I've been working with UNICEF on a project about Liberian girls for the past few weeks. I'll post a lot of the photos here over the next view days, so check back often. All of them are already up on www.glennagordon.com.
Ruth Dureng wants to be a reverend and a doctor. A Reverend Doctor, Rev Dr. Dureng. She doesn’t feel the limit of choosing among careers – she wants it all. And when she smiles, anyone near by couldn’t help but want to give it to her. Especially because when her smile breaks, you understand how much has been taken away from her.
Ruth was abused and forced out of her house when she refused to become to the second wife to her aunt’s husband. She left home and has the strength to speak out. In a culture where women are shamed for saying no, or shunned when they are the victims of sexual violence, Ruth’s strength and perseverance are an outlier, but also an example of hope and pride for other girls.
“Your ‘no’ can save and protect generation unborn,” she says. “I stood up to protect my pride, you can do the same, no matter what the case is. Stand up. Life is better, live it positively.”
Pink stuffed animals, blond baby dolls and silk flowers seem almost out of place in Ruth’s new bedroom when she slips on heels and a head scarf, and walks out of the house like a force of nature.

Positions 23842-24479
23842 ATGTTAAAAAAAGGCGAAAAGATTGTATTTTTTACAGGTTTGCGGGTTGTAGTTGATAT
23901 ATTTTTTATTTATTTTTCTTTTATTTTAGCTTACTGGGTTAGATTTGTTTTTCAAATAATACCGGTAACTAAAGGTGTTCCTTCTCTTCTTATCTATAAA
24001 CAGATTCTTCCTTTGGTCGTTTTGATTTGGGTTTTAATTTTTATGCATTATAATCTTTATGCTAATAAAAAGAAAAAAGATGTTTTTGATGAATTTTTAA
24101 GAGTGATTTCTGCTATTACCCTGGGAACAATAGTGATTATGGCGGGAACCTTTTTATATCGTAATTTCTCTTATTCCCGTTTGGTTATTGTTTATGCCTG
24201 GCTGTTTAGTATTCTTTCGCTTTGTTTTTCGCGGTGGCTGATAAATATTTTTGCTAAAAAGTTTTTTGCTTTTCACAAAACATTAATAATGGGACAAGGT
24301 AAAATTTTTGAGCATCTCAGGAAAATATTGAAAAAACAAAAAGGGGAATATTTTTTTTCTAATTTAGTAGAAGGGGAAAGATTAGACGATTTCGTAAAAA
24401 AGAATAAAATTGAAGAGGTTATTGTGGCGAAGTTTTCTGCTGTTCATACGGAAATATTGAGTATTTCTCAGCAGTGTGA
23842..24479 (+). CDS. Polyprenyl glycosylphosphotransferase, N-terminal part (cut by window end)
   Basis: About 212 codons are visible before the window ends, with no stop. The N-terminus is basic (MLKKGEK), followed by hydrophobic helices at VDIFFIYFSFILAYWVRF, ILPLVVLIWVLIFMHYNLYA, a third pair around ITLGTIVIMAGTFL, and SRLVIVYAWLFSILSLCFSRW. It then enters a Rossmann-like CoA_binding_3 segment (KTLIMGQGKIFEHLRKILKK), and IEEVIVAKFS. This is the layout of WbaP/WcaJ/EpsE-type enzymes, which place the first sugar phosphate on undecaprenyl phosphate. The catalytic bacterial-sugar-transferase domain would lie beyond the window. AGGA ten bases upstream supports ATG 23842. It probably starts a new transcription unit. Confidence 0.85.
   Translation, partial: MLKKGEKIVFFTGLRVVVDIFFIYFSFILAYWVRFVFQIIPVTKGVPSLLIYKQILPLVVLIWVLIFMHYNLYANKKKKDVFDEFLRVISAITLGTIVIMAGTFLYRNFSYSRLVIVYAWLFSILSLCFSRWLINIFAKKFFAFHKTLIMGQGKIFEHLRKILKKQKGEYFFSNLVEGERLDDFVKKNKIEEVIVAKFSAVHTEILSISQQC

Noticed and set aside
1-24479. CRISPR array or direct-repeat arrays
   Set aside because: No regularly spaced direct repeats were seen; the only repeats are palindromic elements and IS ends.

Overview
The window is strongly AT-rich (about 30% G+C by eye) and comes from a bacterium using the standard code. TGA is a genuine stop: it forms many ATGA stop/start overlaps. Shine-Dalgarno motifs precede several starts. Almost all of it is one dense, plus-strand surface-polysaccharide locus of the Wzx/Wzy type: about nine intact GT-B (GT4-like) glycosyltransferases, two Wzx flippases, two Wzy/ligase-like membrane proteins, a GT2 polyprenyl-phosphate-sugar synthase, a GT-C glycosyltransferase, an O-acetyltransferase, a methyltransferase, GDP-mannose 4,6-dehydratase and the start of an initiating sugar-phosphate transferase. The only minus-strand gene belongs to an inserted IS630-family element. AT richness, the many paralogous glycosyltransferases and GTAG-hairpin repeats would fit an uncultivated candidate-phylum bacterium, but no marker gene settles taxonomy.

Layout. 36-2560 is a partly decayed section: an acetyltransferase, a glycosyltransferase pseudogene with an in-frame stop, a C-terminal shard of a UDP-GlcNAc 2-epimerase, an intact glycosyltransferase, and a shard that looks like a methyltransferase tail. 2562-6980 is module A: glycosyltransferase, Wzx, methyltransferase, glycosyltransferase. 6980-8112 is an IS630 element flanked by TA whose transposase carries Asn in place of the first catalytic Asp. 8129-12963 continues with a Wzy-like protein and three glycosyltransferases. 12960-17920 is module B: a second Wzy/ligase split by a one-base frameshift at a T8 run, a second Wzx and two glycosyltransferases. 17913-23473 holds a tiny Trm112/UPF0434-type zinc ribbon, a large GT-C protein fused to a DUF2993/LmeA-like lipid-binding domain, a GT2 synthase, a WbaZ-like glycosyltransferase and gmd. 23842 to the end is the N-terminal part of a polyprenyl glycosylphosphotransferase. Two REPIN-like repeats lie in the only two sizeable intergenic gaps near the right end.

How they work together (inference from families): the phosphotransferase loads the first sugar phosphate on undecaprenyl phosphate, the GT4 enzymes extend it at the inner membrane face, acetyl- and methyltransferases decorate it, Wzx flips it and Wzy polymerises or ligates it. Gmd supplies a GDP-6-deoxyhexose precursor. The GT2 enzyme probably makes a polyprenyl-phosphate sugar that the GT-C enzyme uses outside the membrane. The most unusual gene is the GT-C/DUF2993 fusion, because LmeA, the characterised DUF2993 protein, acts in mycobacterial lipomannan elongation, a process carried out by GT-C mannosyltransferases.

“I’m living on my own by the grace of God,” she tells a group of girls who have all had to make their way through similarly challenging circumstances. Some have had it better than others and some worse, but none easy. Liberia’s two decades of civil war, violence and strife left no one in this small country untouched.
The odds are stacked against her and other girls: almost half of Liberian girls marry and bear children before age 18 and few attend school. Ruth has already beat these odds. Three out of five women in Liberia can’t read, and married women often believe that it’s okay for men to beat women.
When Ruth left her house, she left behind illiteracy, domestic abuse, and an end to schooling. She embraced her future and is ready to advocate for other girls.
“I have a dream that one day this great nation, Liberia, will be free of guns, violence, domestic abuse, and sexual exploitation,” she says.
When Ruth sings, along with the other girls, I have overcome, she sings the words to sing, but also to remind herself.
She has overcome.
Tuesday, March 10, 2009
Liberian Girls: Ruth